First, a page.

Article Library / Opinion Articles

To Repair the Whole, We Must Understand its Parts

On January 16, Novak Djokovic, the top-seed men’s Tennis player in the world, was deported from Australia after a legal saga that ultimately resulted in the cancelation of his visa on the basis of “health and good order” on the eve of the Australian Open.

Although Djokovic is not vaccinated against Covid-19, he has not actively promoted anti-vax disinformation. A lengthy BBC article attempted to document what he had actually said about vaccination, but the only important clue  uncovered was a Facebook live clip in which he explained that he “wouldn’t want to be forced by someone to take a vaccine” to travel or compete in tournaments.

Djokovic was not the first. A few weeks earlier, the sports world was rocked into turmoil by the decision of some NBA players not to get vaccinated, just before the start of the season.

The lack of legal measures obligating the refuseniks, combined with the concerns of their bench mates, team managers, other team officials, and opposition host cities, fanned the flames and created a real crisis that threatened the opening of the basketball season and the integrity of the league. LeBron James, the Los Angeles Lakers star, who had declined to comment on the issue in the past, issued a press release saying that he had been skeptical about the vaccine at first, but after doing his research, changed his mind and was vaccinated. For a long time, James, like other vaccine refuseniks, was labeled by many as an “anti-vaxxer.”

An important question to consider is whether he can be considered in the same group as his fellow NBA player, Kyrie Irving, who has expressed support for conspiracy theories suggesting that chips are implanted via vaccines to spy on people. Most of us would probably answer no, but the public mood after two pandemic years and the policy measures in place indicate that the tendency is nonetheless to tie them together under a single heading – anti-vaxxers.

Studies in the field of behavioral economics and decision-making call this tendency the Binary Bias. This bias refers to the inclination to attempt to obtain clarity in the complex world around us, by consigning complex sequences into two categories: black or white (or in our discussion – anti-vaxxers and those who are not), in which only one party can be right since there is only one truth.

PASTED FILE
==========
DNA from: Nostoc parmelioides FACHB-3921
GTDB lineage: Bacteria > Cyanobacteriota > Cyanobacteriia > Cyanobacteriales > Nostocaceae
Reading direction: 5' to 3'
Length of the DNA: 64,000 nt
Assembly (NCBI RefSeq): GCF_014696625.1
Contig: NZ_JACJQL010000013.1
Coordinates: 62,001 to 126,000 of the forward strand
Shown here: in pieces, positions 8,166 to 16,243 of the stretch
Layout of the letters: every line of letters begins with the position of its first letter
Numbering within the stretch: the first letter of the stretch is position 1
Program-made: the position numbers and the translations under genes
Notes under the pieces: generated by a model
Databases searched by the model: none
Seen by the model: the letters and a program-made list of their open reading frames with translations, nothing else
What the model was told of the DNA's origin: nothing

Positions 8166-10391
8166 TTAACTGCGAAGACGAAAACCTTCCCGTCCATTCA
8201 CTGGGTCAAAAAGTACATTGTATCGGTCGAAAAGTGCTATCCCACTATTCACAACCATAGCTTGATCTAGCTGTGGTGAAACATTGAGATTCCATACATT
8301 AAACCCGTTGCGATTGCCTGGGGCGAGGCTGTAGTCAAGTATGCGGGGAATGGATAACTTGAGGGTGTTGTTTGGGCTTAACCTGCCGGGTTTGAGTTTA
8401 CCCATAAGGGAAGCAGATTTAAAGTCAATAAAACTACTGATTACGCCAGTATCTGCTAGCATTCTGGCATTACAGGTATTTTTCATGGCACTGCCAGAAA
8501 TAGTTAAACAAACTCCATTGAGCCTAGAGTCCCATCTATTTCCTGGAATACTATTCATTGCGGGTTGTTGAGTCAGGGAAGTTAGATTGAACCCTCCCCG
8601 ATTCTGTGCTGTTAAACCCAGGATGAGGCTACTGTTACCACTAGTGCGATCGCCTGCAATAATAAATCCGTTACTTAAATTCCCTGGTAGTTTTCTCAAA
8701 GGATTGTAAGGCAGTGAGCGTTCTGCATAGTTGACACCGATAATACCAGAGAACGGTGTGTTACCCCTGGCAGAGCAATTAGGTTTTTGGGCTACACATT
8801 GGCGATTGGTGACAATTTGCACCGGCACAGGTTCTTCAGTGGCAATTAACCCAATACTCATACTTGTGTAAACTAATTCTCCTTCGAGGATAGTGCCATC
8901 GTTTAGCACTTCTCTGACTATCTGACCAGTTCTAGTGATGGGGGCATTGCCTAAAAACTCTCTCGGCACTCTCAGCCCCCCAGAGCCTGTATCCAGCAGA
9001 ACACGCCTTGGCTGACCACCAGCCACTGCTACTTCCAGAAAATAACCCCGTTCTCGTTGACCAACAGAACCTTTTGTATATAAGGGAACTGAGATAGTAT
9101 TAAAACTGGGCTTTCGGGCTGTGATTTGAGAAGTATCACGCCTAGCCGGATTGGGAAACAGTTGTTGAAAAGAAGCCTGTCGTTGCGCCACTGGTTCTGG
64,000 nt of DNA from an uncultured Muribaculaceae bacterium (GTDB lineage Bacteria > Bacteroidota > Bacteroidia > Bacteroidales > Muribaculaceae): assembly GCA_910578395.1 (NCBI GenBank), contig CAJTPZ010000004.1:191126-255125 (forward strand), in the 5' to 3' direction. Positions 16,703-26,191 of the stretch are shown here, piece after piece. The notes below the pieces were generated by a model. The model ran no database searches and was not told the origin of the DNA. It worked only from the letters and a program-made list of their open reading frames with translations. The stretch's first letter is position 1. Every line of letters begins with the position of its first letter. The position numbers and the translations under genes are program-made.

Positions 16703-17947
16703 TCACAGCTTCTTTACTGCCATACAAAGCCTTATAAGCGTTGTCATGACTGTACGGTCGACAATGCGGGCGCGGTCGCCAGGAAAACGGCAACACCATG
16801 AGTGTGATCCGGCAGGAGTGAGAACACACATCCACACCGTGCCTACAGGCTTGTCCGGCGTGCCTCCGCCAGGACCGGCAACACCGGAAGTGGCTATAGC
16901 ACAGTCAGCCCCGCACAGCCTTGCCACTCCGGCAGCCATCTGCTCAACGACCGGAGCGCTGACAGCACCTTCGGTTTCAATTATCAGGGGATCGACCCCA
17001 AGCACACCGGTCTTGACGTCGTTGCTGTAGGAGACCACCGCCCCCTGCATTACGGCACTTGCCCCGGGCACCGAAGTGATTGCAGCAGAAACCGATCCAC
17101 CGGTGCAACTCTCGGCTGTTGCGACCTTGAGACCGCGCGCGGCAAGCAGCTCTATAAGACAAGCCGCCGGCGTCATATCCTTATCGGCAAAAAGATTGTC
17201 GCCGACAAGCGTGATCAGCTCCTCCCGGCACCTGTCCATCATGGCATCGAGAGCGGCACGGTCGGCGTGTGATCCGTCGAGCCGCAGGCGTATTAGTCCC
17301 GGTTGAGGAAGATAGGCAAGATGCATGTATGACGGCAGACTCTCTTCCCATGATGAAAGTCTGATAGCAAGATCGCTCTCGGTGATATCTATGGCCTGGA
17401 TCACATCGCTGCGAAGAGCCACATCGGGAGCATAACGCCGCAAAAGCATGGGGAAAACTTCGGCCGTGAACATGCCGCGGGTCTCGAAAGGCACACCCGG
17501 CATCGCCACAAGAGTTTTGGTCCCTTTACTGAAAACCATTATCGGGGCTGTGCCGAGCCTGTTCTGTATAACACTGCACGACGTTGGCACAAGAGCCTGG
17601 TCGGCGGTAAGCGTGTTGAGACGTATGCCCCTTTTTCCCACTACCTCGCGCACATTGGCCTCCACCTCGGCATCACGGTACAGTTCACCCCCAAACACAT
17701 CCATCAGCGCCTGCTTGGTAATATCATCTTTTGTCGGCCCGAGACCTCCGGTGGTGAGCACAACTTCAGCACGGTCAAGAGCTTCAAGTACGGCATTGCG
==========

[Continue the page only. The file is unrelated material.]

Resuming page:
The Binary Bias is not unique to the world of sports or vaccines, and we see it in many of the policy challenges that lie ahead. Psychologist Adam Grant writes in his 2021 book Think Again that a good starting point for someone who wants to deal with Binary Bias is to look at a range of positions as a spectrum and not as two distinct polar opposites. He examines the climate crisis as an example, but the method can also be applied to the vaccine challenge:

:

Grant mainly emphasizes the distinction that emerges when looking at the spectrum between skeptics and deniers. Skeptics exercise judgment and act according to the principles of the scientific method when making decisions – they tend not to blindly follow everything they see, read, or hear, but rather ask challenging questions, constantly updating their position based on access to new information. Deniers, on the other hand, dismiss those who think differently, they tend to follow charismatic figures who represent the positions they hold and often ignore or distort information that contradicts those positions.

To change reality, and propose policies that will ultimately benefit society as a whole, policymakers need to start at the point proposed by Grant. To outline the spectrum, and dismantle the large group that comprises the “them,” those who at this stage choose not to be vaccinated, into its different constituent parts in order to identify the complexity created by this reality. Only then can we understand the specific challenges and reasons behind what each sub-group thinks, and then tailor unique solutions to them.